Walsh says IAG in ‘no rush’ to complete Aer Lingus deal

Government decision is still thought to be weeks away

IAG chief executive Willie Walsh

IAG chief executive Willie Walsh

 

International Consolidated Airlines Group (IAG) is still keen to buy Aer Lingus despite the Government’s delay in deciding whether or not to sell the State’s stake in the Irish carrier, according to its chief executive, Willie Walsh.

IAG, owner of British Airways and Iberia, is offering to buy Aer Lingus for €1.36 billion or €2.55 a share, provided the State and Ryanair are prepared to sell their shares, which amount to 54.9 per cent of the airline.

A Government decision on the sale of the State’s 25.1 per cent stake was widely expected weeks ago, and it has been suggested that IAG may pull out if the delay goes on much longer.

However, Mr Walsh stressed that the group is in “no hurry” and is relaxed about the timing of any deal. “My board is very happy, they have consistently said that this is a deal we would like to do and that remains the position,” he said.

Mr Walsh added that the process was not not putting any pressure on him and was not distracting the rest of the group from its day-to-day business.

IAG has been in talks with the Government over the sale of the State’s stake since it made a formal approach to Aer Lingus in January but a Cabinet decision is still thought to be weeks away.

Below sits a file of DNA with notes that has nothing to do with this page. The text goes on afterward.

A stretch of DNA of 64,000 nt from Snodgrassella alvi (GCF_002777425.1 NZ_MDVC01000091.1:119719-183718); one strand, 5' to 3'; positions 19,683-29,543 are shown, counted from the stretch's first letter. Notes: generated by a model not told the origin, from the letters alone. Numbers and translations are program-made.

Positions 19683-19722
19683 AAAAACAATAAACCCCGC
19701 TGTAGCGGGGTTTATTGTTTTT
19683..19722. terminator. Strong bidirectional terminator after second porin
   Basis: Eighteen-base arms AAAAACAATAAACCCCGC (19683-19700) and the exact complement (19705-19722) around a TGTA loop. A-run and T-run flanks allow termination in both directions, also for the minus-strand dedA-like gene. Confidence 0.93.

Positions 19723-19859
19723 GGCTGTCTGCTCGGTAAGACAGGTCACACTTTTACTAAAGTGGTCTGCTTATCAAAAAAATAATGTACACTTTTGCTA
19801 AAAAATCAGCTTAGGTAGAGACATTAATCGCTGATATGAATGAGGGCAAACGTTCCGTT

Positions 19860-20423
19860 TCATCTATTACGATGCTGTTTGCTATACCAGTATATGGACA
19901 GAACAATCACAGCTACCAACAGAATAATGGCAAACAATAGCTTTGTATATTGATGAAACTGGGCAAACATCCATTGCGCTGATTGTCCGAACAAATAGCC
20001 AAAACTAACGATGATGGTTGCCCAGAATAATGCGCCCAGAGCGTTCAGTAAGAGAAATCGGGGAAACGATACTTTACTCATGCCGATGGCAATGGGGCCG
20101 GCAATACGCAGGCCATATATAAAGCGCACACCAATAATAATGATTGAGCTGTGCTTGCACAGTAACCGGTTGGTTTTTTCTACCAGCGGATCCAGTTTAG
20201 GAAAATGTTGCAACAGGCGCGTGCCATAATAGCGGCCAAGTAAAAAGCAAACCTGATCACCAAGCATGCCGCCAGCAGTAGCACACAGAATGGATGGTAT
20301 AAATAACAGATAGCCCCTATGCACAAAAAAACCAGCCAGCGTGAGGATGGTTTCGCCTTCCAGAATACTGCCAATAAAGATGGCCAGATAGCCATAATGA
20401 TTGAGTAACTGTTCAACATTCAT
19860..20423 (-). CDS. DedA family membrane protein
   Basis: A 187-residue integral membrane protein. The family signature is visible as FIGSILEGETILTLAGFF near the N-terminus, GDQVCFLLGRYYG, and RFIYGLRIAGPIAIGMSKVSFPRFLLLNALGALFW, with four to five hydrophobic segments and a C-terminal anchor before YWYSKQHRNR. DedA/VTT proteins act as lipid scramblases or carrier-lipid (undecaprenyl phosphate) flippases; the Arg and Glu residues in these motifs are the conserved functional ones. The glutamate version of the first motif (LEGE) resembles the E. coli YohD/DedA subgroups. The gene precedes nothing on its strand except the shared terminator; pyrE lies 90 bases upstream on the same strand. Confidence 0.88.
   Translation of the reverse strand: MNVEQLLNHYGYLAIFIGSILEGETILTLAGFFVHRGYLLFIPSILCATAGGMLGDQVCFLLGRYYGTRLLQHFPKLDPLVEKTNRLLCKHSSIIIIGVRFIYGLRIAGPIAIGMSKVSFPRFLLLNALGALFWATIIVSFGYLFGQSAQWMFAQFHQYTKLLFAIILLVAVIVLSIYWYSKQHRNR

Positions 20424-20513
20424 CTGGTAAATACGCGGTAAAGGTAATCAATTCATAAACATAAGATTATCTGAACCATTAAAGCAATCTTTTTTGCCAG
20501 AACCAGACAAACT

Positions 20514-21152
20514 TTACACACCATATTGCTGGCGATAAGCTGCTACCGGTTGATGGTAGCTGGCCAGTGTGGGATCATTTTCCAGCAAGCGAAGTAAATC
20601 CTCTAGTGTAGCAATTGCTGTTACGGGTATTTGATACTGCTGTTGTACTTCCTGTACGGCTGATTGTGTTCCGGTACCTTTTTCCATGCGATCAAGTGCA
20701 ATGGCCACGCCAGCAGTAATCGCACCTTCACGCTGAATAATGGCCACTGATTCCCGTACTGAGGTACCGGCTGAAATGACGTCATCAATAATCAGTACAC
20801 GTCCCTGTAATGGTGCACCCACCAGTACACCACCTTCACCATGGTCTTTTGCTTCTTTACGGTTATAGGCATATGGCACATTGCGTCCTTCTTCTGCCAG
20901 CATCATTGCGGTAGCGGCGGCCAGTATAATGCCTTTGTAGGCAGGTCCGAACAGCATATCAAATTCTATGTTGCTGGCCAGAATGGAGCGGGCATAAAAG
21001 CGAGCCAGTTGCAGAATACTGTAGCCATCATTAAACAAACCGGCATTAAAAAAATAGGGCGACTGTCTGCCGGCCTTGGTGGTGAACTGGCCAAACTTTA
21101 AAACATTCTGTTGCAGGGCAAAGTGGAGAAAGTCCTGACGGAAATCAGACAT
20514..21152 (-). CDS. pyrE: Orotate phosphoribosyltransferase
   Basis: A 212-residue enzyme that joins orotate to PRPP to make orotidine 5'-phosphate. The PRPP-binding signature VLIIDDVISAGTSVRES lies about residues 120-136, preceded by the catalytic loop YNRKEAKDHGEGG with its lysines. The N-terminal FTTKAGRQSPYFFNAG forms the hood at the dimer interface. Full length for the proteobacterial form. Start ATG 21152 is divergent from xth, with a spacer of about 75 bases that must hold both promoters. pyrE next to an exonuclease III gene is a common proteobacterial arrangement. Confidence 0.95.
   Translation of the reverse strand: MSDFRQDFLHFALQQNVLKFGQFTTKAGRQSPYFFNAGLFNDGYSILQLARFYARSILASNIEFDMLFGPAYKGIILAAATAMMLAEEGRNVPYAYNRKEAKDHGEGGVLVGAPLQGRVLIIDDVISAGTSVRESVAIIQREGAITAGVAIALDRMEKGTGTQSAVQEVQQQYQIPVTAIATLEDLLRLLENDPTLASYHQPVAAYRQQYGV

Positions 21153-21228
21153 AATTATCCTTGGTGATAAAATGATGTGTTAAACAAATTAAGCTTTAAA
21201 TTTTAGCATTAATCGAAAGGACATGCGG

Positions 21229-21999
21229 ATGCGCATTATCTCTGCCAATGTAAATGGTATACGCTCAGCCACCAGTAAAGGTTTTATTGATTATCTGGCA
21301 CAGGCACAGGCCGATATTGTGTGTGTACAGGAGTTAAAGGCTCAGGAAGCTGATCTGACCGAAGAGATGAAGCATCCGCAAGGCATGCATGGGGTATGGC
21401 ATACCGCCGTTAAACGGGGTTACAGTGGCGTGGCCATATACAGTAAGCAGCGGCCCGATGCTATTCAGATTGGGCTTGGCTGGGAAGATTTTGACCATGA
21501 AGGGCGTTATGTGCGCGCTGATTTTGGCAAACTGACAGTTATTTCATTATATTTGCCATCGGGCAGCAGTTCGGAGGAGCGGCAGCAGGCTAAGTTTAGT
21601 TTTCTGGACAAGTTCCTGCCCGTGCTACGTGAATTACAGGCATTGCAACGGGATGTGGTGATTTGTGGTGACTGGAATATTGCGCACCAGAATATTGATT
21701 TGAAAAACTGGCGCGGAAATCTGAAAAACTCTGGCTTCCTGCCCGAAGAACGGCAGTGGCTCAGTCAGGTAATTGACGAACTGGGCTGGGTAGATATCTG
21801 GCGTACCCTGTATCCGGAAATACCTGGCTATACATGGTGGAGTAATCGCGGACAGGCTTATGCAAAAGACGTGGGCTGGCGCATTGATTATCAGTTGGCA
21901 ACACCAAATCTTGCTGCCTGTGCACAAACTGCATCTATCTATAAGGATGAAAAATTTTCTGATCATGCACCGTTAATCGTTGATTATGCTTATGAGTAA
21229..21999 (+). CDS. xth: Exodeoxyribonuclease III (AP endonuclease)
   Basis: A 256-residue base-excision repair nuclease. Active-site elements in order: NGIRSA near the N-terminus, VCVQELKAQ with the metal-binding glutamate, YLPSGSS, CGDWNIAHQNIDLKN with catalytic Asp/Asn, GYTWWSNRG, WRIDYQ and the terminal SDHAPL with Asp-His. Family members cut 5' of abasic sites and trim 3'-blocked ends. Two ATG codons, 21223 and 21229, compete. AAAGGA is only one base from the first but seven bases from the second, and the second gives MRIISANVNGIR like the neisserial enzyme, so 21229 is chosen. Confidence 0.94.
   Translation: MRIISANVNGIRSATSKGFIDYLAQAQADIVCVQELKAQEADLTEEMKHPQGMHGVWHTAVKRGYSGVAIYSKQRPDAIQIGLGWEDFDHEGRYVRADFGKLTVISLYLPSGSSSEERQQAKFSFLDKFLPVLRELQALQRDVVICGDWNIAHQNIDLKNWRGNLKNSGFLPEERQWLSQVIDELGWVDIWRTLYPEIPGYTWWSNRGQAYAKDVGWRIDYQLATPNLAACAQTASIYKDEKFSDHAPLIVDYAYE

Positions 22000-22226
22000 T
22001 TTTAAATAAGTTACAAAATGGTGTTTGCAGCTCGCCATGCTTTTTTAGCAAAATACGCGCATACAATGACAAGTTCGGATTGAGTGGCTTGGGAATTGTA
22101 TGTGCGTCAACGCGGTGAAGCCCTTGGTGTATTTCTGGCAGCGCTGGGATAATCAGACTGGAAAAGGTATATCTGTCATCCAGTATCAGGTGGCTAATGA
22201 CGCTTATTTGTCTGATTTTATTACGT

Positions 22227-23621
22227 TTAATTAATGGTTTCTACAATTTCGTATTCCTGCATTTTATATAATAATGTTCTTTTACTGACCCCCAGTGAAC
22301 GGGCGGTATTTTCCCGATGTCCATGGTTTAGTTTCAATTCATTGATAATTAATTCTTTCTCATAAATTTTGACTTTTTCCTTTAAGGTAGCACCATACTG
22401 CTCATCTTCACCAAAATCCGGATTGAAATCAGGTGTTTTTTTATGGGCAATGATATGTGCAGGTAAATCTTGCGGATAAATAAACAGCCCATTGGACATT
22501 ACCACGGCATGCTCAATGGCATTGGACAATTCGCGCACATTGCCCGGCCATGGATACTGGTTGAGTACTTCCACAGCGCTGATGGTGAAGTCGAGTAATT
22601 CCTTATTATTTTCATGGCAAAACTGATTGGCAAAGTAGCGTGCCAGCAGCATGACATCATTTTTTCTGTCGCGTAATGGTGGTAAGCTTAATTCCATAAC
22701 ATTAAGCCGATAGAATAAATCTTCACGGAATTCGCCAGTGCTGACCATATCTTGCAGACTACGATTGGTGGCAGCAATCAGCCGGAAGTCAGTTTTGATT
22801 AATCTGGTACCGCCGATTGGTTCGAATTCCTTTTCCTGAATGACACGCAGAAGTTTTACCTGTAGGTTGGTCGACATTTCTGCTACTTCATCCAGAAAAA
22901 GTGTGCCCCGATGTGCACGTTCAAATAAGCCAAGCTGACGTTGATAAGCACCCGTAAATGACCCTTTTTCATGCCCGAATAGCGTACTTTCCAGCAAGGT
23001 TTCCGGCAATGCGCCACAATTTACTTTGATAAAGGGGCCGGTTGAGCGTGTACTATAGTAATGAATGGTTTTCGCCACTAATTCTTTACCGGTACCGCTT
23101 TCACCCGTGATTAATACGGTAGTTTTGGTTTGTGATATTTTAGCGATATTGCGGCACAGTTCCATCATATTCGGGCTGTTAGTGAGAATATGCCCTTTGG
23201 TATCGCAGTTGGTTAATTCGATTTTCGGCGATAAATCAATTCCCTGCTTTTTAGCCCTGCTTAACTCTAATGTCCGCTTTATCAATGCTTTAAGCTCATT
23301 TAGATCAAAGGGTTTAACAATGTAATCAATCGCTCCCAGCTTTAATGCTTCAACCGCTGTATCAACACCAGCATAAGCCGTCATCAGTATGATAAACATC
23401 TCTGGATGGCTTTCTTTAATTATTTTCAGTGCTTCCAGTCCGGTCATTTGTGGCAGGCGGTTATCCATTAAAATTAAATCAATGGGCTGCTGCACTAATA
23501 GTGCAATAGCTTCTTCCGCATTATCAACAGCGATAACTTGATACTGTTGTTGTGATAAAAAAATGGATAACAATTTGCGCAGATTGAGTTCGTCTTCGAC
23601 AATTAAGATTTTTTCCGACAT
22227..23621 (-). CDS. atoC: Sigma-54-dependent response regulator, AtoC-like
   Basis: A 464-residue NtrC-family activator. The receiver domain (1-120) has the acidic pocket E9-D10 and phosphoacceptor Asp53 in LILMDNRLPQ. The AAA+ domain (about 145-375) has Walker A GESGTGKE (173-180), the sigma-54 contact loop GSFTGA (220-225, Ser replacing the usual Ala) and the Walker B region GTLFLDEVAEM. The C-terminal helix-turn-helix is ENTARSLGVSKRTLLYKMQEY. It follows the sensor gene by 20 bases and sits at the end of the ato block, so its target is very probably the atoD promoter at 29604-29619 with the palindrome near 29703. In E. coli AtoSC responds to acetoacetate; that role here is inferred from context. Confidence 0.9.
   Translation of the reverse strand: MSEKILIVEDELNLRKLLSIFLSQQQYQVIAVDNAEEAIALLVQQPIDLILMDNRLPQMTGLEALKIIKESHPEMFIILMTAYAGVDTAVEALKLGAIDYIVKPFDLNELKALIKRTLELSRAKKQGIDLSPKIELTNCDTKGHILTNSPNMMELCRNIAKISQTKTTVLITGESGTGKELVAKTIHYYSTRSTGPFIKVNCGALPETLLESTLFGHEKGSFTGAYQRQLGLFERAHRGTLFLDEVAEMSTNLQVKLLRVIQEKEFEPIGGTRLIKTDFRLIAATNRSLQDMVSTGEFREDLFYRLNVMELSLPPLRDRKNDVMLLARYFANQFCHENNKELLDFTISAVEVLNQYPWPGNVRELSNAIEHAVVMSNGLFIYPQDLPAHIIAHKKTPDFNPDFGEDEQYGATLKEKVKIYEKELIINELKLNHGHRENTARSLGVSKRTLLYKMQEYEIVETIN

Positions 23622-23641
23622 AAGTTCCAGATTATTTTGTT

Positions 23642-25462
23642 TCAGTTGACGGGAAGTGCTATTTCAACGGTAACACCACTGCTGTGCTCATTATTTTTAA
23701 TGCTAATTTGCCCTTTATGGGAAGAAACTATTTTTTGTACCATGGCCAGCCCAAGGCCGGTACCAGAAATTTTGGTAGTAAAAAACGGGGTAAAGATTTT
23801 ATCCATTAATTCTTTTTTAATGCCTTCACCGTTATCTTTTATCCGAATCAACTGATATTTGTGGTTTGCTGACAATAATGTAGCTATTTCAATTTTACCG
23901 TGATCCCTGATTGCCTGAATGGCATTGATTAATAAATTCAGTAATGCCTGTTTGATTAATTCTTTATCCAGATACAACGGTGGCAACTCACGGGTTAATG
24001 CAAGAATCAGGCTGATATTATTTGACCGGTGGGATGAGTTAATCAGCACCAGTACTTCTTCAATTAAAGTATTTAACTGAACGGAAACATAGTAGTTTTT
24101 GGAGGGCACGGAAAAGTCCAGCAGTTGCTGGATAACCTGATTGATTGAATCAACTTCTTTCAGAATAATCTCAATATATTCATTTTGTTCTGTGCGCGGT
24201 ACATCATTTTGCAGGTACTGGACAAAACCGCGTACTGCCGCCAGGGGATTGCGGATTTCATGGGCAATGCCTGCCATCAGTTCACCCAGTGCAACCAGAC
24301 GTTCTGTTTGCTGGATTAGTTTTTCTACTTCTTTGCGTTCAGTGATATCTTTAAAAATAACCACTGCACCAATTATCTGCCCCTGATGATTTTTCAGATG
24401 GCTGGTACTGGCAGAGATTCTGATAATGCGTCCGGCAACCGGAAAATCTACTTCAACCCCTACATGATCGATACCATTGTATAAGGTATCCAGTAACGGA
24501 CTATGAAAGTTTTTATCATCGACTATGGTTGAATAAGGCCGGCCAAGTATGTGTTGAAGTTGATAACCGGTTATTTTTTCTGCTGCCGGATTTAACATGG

Full capacity

Addressing a Leinster Society of Chartered Accountants’ lunch in Dublin, Mr Walsh said the political hurdles in the way of getting a third runway for the London hub are too high to be cleared. “In 2050 Heathrow will still be a two-runway airport,” he said.

However, he said that this presented an opportunity to both Dublin and Shannon airports to expand their transatlantic businesses by taking passengers from the UK.

He also pointed out that both airports have an advantage in that they are the only ones in Europe to offer US customs and immigration pre-clearance.

Mr Walsh told the gathering that most British business people wanted the UK to remain in the EU, although many of them support the notion that prime minister David Cameron should renegotiate the terms of its membership. The conservative government has promised a referendum on the issue next year.

Challenges

Most members of the larger British Chamber of Commerce feel the same way, he noted. “There is ongoing and growing concern within the UK that a withdrawal would lead to challenges for the UK.”

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